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• ...of two propositions, that produces a value of ''true'' if and only if both of its operands are true. The [[truth table]] of $p ~\operatorname{AND}~ q,$ also written $p \land q\!</math 5 KB (658 words) - 02:02, 31 October 2015 • A '''logical graph''' is a graph-theoretic structure in one of the systems of graphical syntax that Charles Sanders Peirce developed for logic. ...ve graphs'', and ''existential graphs'', Peirce developed several versions of a graphical formalism, or a graph-theoretic formal language, designed to be 41 KB (5,845 words) - 14:38, 6 November 2015 • Here is Peirce's own statement and proof of the law: ...le and other propositions connected with it. One of the simplest formulae of this kind is:</p> 11 KB (1,526 words) - 16:14, 18 November 2015 • ...inguished from, though closely related to, its study from the perspectives of abstract algebra on the one hand and formal logic on the other. Two definitions of the relation concept are common in the literature. Although it is usually 25 KB (3,665 words) - 21:05, 16 November 2015 • ...ion (mathematics)|polyadic or finitary relation]], one in which the number of places in the relation is three. In other language that is often used, a t ...Therefore it will be useful to consider a few concrete examples from each of these two realms. 20 KB (2,655 words) - 21:25, 16 November 2015 • A '''sign relation''' is the basic construct in the theory of signs, also known as [[semeiotic]] or [[semiotics]], as developed by Charle ...th the same reproductive power, the sunflower would become a Representamen of the sun. (C.S. Peirce, &ldquo;Syllabus&rdquo; (''c''.&nbsp;1902), ''Collec 58 KB (8,251 words) - 21:35, 15 November 2015 • ...})\!$ is a logical connective that says &ldquo;just one false&rdquo; of its logical arguments. ...orm $\texttt{Mno}(),\!$ then it cannot be true that exactly one of the arguments is false, so $\texttt{Mno}() = \texttt{False}.\!$
• ...ath> in the '''parameter set''' $\Alpha\!$ is an indexed family of operators $(\Omega_\alpha)_\Alpha = \{ \Omega_\alpha : \alpha \in \Alp * [[Universe of discourse]] 5 KB (572 words) - 04:18, 7 November 2015 • ...ter that is, up to somorphism, constituted by the structural relationships of mathematical objects called ''propositions''. ...s a set of transformation rules that define a binary relation on the space of expressions. 17 KB (2,301 words) - 16:02, 7 November 2015 • ...expressive capacity to describe change and diversity in logical universes of discourse. ...differential calculus of Leibniz and Newton augments the analytic geometry of Descartes. 6 KB (662 words) - 22:34, 5 November 2015 • ...ks, for example, &ldquo;lover&nbsp;of&nbsp;__&rdquo;, or &ldquo;giver&nbsp;of&nbsp;__&nbsp;to&nbsp;__&rdquo;. * [[Universe of discourse]] 5 KB (599 words) - 20:22, 16 November 2015 • ...cs)|relational predicate]] that arises as the limit of an iterated process of [[hypostatic abstraction]]. Here is one of Peirce's definitive discussions of the concept: 8 KB (1,058 words) - 04:10, 10 November 2015 • ...cation'', ''reification'', and ''subjectal abstraction''.&nbsp; The object of discussion or thought thus introduced is termed a ''[[hypostatic object]]'' ...into an extra subject, upping the ''arity'', also called the ''adicity'', of the main predicate in the process. 7 KB (915 words) - 18:58, 10 November 2015 • ...s affords a distinctive perspective on the subject, even though all angles of approach must ultimately converge on the same formal subject matter. ...es, Resulting from an Amplification of the Conceptions of Boole's Calculus of Logic]]&rdquo;. 7 KB (919 words) - 22:54, 10 November 2015 • ...s [itex]\{ \operatorname{false}, \operatorname{true} \}.$ The names of the logical values, or ''truth values'', are commonly abbreviated in accord ...all representation of truth functions as boolean functions. The remainder of this article assumes the usual representation, taking the equations $\ 16 KB (2,190 words) - 18:31, 7 November 2015 • ...of the various types of inquiry and a treatment of the ways that each type of inquiry achieves its aim. ...' must necessarily be predicated of all ''C''. &hellip; I call this kind of figure the First. (Aristotle, ''Prior Analytics'', 1.4).</p> 58 KB (7,676 words) - 22:36, 15 November 2015 • ...f logical criticism of its inferences, must be aware of this determination of its ideas by previous ideas. (Peirce, "On Time and Thought", CE&nbsp;3, 68 ...approach, it is possible to see a question of articulation and a question of explanation: 24 KB (3,783 words) - 00:28, 16 November 2015 • ...adic]] [[sign relations]], along with ''semiotic'' and the plural variants of both terms. The form ''semeiotic'' is often used to distinguish Peirce's t ==Types of signs== 9 KB (1,162 words) - 21:30, 3 November 2015 • ...notation and connotation, or, in roughly equivalent terms, by the concepts of extension and comprehension. ...rvard University (1865) and the Lowell Institute (1866).&nbsp; Here is one of the starting points: 8 KB (1,038 words) - 03:26, 16 November 2015 • ...se, advising the addressee on an optimal way of &ldquo;attaining clearness of apprehension&rdquo;. ==Seven ways of looking at a pragmatic maxim== 12 KB (1,764 words) - 04:35, 17 November 2015 • ...ell-bounded universes of discourse or its horizon may extend to the limits of the human imagination. Notions of truth are notoriously difficult to disentangle from many of our most basic concepts &mdash; meaning, reality, and values in general, to 37 KB (5,460 words) - 14:50, 17 November 2015 • ...ccumulated body of provisional knowledge, that seeks to discover good ways of achieving recognized aims, ends, goals, objectives, or purposes. The three '''normative sciences''', according to traditional conceptions in philosophy, are ''aesthetics'', ''ethics'', and ''logic''. 5 KB (547 words) - 22:44, 16 November 2015 • ...l knowledge, that seeks to discover what is true about a recognized domain of phenomena. * [http://intersci.ss.uci.edu/wiki/index.php/Descriptive_science Descriptive Science @ InterSciWiki] 5 KB (535 words) - 21:56, 16 November 2015 • The concept of '''logical implication''' encompasses a specific logical [[function (mathem ...concept of logical implication are expressed in ordinary language by means of linguistic forms like the following: 16 KB (2,147 words) - 20:20, 4 November 2015 • ...o propositions, that produces a value of ''true'' just in case exactly one of its operands is true. The [[truth table]] of [itex]p ~\operatorname{XOR}~ q,$ also written $p + q\!$ or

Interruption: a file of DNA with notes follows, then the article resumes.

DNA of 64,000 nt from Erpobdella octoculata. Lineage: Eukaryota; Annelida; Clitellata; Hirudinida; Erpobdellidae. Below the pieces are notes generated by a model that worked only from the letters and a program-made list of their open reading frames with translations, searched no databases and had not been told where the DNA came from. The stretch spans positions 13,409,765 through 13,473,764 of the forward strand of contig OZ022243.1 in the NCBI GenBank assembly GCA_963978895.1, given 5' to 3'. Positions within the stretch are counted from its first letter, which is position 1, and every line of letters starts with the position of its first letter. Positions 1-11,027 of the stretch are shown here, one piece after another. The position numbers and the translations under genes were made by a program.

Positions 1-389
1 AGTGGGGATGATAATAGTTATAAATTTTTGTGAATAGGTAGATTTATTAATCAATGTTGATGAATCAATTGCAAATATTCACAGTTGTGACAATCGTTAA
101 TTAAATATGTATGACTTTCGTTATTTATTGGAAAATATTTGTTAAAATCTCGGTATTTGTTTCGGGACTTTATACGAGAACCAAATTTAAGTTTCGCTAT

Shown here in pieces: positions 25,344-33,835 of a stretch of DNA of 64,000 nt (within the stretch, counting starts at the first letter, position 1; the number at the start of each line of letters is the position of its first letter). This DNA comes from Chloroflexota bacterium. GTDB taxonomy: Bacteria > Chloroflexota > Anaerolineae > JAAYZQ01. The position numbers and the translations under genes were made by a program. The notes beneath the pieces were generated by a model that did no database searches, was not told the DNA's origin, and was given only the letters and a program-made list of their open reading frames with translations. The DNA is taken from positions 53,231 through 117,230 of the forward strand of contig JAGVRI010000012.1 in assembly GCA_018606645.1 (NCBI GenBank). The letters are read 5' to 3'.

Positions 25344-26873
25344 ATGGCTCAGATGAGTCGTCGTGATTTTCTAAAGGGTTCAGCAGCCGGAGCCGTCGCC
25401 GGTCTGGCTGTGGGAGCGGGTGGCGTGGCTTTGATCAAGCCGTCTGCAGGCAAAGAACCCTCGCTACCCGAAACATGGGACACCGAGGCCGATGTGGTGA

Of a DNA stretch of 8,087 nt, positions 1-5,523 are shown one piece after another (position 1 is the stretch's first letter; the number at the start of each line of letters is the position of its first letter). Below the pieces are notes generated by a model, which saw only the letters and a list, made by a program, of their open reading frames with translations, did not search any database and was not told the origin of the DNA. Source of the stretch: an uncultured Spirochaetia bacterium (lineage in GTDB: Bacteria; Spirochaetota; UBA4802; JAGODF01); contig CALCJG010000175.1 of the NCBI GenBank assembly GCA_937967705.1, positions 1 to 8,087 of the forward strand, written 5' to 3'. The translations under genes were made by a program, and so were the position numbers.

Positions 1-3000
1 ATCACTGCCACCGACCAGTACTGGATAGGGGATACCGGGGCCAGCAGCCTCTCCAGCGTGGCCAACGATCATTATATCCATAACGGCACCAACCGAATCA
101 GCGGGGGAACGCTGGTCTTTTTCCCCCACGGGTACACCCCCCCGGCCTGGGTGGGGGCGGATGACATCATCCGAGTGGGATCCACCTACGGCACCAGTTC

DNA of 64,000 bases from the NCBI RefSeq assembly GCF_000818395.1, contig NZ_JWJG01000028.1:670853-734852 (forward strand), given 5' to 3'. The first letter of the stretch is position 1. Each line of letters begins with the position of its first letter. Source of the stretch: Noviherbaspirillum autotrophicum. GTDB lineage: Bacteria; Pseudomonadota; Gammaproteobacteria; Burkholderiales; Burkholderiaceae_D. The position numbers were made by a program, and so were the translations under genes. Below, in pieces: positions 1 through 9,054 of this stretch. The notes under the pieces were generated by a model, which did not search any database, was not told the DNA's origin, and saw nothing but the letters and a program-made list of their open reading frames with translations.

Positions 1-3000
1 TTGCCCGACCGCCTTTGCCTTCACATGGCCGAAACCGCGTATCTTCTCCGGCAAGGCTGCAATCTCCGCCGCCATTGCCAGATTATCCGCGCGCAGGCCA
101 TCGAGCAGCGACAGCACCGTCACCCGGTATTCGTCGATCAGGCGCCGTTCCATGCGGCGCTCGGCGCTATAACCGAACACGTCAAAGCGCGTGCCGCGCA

• ...' with ''parameter'' $k\!$ in the set $\mathbb{N}\!$ of non-negative integers. ...math> left tacit, as the appropriate application is implicit in the number of operands listed. Thus $\Omega (x_1, \ldots, x_k)\!$ may be take
• ...al values, typically the values of two propositions, that produces a value of ''true'' if and only if both operands are false or both operands are true. The [[truth table]] of $p ~\operatorname{EQ}~ q,$ also written $p = q,\!$ <m
• ...f two propositions, that produces a value of ''false'' if and only if both of its operands are false. The [[truth table]] of $p ~\operatorname{OR}~ q,$ also written $p \lor q,\!$
• ...n other words, it produces a value of ''true'' if and only if at least one of its operands is false. The [[truth table]] of $p ~\operatorname{NAND}~ q,$ also written $p \stackrel{\cir 5 KB (684 words) - 23:00, 4 November 2015 • ...other words, it produces a value of ''false'' if and only if at least one of its operands is true. The [[truth table]] of [itex]p ~\operatorname{NNOR}~ q,$ also written $p \curlywedge q, 5 KB (678 words) - 03:54, 5 November 2015 • ...n, that produces a value of ''true'' when its operand is false and a value of ''false'' when its operand is true. The [[truth table]] of [itex]\operatorname{NOT}~ p,$ also written $\lnot p,\!$ ap